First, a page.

NPSOT Logo
npsot_bluebonnet_full_color

Boerne Chapter

Buckley’s Yucca—A NICE Ball With Points

By Delmar Cain

Taking the dog on the last walk before putting him in his pen for the evening can be revealing. I can see fireflies twinkling that remind me of distant lighthouses with revolving lights. I can see moths moving from plant to plant just like butterflies of the night. And when the temperature is still 85 degrees Fahrenheit at 10:30 PM, I know that the next day will be a scorcher. The temperatures last week remind me of that line from the movie, Forest Gump, with a slight change. And then summer showed up.

Yucca plant
Buckley’s Yucca

But I know that summer is here for other reasons. When I go outside in the morning I hear the telltale sounds of gasoline engines coming from every direction. The men of the neighborhood or their hired landscapers or their landscapettes are giving the yards a buzz cut. Anything above four inches is fair game, since coreopsis, Indian blankets and Engelmann daisies are properly viewed at a distance in the I-10 right of way or in someone’s field. At least today these lawn barbers can protect their ears with headphones. They may even be listening to Slim Whitman, one of my favorites, who died recently.

But we are not here today to pity yard folks, we are here to help them. That is why the Boerne chapter of NPSOT (Native Plant Society of Texas) chose a great maintenance-free (when established) true Texas native as its NICE (Natives Instead of Common Exotics) Plant of the Month for June. The Buckley’s yucca (Yucca constricta) fits the bill in every way.

Yucca leaves
Buckley’s Yucca closeup

A Buckley’s yucca is a shrub that generally appears as a ball of narrow stiff sharp-pointed leaves. The ball can be 1 to 3 feet in diameter. Often it does not have a stem below the leaves. When it does have a stem in older plants it may be reclining close to the ground. The evergreen leaves have a bluish tint and have tough curling white fibers along the smooth edges. The stiff leaves, only about 5/8 inch wide, can be up to two feet in length. The point at the end of the leaves effectively handles the defense of the plant.

In April- June, when the plant is mature, it sends up a tall scape or stalk, which can reach a height of 6-8 feet. At the top it reveals a cluster of greenish white bell shaped flowers. Each individual bloom can be up to two inches long and an inch wide. If the deer permit the bloom to mature, a 2½-inch fruit capsule will develop and drop seeds from its opening tip.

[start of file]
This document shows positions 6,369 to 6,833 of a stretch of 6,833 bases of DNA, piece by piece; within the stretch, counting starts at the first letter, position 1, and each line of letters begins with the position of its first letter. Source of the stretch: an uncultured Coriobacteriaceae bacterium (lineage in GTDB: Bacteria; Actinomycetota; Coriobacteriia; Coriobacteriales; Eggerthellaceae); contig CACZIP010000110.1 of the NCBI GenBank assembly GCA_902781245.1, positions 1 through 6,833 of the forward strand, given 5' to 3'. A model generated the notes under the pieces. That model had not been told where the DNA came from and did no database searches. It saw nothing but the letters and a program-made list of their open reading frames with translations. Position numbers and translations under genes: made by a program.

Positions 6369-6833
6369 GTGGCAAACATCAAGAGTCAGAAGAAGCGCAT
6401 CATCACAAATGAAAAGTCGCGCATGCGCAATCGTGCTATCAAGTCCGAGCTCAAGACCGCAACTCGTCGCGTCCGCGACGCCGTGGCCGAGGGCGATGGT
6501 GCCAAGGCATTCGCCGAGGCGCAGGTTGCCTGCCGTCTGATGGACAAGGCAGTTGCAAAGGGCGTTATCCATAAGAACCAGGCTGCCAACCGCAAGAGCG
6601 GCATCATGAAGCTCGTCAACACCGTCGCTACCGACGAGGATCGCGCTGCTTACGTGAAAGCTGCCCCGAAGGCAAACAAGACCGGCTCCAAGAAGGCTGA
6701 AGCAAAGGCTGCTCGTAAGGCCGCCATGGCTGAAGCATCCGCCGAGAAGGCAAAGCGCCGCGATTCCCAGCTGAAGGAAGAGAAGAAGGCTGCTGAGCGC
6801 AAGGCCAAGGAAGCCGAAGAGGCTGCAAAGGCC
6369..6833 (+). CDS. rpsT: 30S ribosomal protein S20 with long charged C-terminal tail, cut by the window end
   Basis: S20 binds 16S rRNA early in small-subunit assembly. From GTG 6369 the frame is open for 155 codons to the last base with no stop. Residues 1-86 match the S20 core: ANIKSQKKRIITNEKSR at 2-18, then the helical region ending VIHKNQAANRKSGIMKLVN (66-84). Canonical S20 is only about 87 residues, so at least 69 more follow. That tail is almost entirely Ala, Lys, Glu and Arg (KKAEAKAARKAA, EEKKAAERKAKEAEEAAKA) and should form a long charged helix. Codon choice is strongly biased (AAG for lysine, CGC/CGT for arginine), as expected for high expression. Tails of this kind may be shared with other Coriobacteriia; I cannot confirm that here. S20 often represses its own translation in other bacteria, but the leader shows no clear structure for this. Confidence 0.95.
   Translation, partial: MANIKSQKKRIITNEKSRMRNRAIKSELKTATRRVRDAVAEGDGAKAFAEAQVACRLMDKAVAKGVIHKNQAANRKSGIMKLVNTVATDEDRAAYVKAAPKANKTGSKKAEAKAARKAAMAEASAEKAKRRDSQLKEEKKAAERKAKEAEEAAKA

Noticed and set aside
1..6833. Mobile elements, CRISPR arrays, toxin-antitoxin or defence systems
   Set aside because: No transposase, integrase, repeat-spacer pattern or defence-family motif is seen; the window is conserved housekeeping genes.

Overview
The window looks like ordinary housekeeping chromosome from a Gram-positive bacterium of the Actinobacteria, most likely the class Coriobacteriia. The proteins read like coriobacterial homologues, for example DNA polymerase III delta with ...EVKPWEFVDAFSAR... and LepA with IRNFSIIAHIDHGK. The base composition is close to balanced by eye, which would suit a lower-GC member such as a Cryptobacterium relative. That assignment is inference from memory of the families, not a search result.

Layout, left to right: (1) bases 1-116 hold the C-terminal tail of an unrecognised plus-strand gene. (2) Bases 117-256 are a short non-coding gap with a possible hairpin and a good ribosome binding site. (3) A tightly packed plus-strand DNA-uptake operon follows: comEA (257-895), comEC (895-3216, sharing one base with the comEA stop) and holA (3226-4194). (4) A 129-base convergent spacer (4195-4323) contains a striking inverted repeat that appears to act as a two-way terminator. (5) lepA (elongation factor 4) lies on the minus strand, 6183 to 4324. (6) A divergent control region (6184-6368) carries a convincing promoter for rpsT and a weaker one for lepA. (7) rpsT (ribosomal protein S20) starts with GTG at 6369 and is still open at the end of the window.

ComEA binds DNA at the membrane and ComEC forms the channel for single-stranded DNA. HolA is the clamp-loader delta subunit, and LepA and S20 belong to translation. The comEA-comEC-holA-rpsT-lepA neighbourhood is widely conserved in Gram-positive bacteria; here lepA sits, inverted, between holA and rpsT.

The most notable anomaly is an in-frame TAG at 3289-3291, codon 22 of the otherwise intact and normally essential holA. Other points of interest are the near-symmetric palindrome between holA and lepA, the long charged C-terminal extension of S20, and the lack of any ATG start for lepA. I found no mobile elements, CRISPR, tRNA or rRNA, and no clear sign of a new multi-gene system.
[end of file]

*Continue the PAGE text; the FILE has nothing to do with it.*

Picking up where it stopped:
Tall yucca bloom stalk in front of house
Buckley’s Yucca stem

Yucca is a genus of 40-50 species of perennial shrubs and trees, most of which have tough sword shaped leaves with sharp points. Yuccas are new world plants and grow in North America, South America, Central America and on some Caribbean islands. But Buckley’s yucca is native to Texas, growing mainly in the Edward’s Plateau and in some southern counties to the Gulf Coast.

Many of the yucca species are found in the arid areas of the western deserts and badlands, having adapted to rocky dry conditions. But some species have adapted to prairies, to mountainous regions and to some coastal areas. Most prefer full sun. Buckley’s yucca is generally found in meadows and open woodlands.

Close up of yucca bloom
Buckley’s Yucca blooms

According to Wikipedia, Buckley’s yucca gets its common name and its scientific name from Samuel Botsford Buckley, an American botanist, who although born and educated in the Northeast moved to Texas when he got the chance. He was also a geologist and served as the State Geologist of Texas in 1860-61. He authored a book on trees, wrote scientific articles on shrubs and was the scientific editor for the State Gazette in Austin, Texas in 1871-72. He described this species of yucca and gave it its scientific name of Yucca constricta.

A Buckley’s yucca is cold tolerant, loves sun and does not require supplemental watering. You can put away your lawnmower when you get to the Buckley’s yucca. Nature keeps it looking trim. Consider it for that special place in your yard.

Receive the latest native plant news

Subscribe To Our News

Subscribe to emails from the Native Plant Society of Texas.

Receive emails when new posts are added 4-6 times per month, or receive an email once a month.

Or join us on social media